If you want peace, you may need to threaten war!
I did a blog a few weeks ago about how clients often say they want simple contracts, and not War and Peace, to which I always reply that that’s fine, but if it means leaving out important things, you may find that you’d have been better off not bothering with the cost of an agreement at all, and just save your money to deal with the dispute if one arises.
It turns out that I was right!
In a recent case, a defendant tried to enforce a dispute resolution clause, against a claimant who had issued proceedings (at the last minute to avoid being time barred), without having gone through any dispute resolution first. In reality, the Defendant was hoping that if they were successful, the claim would be struck out and then the claimant would be time barred – game over!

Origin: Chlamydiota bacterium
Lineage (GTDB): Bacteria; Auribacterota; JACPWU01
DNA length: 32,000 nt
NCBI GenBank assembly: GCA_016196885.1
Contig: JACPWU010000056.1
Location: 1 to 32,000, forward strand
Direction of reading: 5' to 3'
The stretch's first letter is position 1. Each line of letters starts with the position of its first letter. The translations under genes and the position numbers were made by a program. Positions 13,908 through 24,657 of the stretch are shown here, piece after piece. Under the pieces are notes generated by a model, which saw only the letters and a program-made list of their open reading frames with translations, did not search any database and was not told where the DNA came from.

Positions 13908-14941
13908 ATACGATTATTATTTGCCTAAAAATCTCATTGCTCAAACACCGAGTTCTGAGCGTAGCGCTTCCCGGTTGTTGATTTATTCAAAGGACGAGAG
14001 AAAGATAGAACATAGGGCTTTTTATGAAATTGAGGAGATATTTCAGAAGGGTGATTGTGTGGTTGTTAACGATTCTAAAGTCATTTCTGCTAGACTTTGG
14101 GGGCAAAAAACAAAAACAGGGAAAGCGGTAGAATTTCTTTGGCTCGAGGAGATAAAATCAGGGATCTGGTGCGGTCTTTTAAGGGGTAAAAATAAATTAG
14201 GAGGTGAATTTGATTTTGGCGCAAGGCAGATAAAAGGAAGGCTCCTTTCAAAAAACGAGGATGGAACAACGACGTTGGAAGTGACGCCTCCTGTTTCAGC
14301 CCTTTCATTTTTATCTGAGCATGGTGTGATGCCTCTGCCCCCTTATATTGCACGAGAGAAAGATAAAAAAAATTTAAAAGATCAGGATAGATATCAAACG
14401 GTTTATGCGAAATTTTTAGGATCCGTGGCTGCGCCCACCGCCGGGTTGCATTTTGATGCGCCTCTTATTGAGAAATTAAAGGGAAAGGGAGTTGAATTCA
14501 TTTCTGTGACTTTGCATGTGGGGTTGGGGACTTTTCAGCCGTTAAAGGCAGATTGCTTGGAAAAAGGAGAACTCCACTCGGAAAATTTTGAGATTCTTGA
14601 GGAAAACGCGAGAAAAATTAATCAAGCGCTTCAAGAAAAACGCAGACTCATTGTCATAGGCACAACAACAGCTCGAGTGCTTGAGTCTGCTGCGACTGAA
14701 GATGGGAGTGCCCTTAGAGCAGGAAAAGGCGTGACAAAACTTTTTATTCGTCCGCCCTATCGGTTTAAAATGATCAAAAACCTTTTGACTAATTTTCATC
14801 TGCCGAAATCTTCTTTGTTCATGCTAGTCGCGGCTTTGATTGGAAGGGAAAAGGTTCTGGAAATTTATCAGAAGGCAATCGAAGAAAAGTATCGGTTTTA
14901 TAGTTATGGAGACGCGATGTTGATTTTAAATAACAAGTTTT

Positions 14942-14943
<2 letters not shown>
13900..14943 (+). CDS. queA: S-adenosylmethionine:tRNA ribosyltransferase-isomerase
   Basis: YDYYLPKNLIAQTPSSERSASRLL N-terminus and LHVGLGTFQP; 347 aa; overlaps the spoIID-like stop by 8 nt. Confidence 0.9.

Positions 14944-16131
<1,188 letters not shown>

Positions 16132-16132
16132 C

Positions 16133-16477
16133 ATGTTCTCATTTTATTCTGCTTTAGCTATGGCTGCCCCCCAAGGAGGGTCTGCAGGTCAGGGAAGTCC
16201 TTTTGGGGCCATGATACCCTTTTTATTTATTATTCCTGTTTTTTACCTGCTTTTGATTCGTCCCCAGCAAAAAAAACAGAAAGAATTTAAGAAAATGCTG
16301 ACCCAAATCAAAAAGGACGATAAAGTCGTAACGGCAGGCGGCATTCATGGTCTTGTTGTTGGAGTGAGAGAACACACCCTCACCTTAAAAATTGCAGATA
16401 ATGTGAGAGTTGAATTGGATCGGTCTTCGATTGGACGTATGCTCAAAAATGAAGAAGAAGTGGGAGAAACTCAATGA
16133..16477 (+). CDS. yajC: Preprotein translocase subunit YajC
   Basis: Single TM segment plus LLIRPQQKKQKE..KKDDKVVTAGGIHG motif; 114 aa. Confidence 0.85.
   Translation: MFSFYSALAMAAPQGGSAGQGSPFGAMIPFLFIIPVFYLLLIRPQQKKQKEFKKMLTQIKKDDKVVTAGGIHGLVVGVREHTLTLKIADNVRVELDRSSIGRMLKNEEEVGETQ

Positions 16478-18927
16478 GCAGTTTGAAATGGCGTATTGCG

However, the Defendant’s biggest problem was the poorly worded dispute resolution clause – the court found that it wasn’t sufficiently detailed and so wasn’t enforceable. If a clause is too brief or too vague, it is unlikely to be able to be enforced as the court won’t know what it is that it’s enforcing.
In any event, the court said that even if the clause had been enforceable, it would simply have stayed the court proceedings pending the outcome of the dispute resolution process. So, the claimants were right to have issued the proceedings in the first place.
Of course, all of this could have been avoided if the contract had been more detailed!
Kleyman & Co Solicitors. The full service law firm. The devil isn’t always in the detail.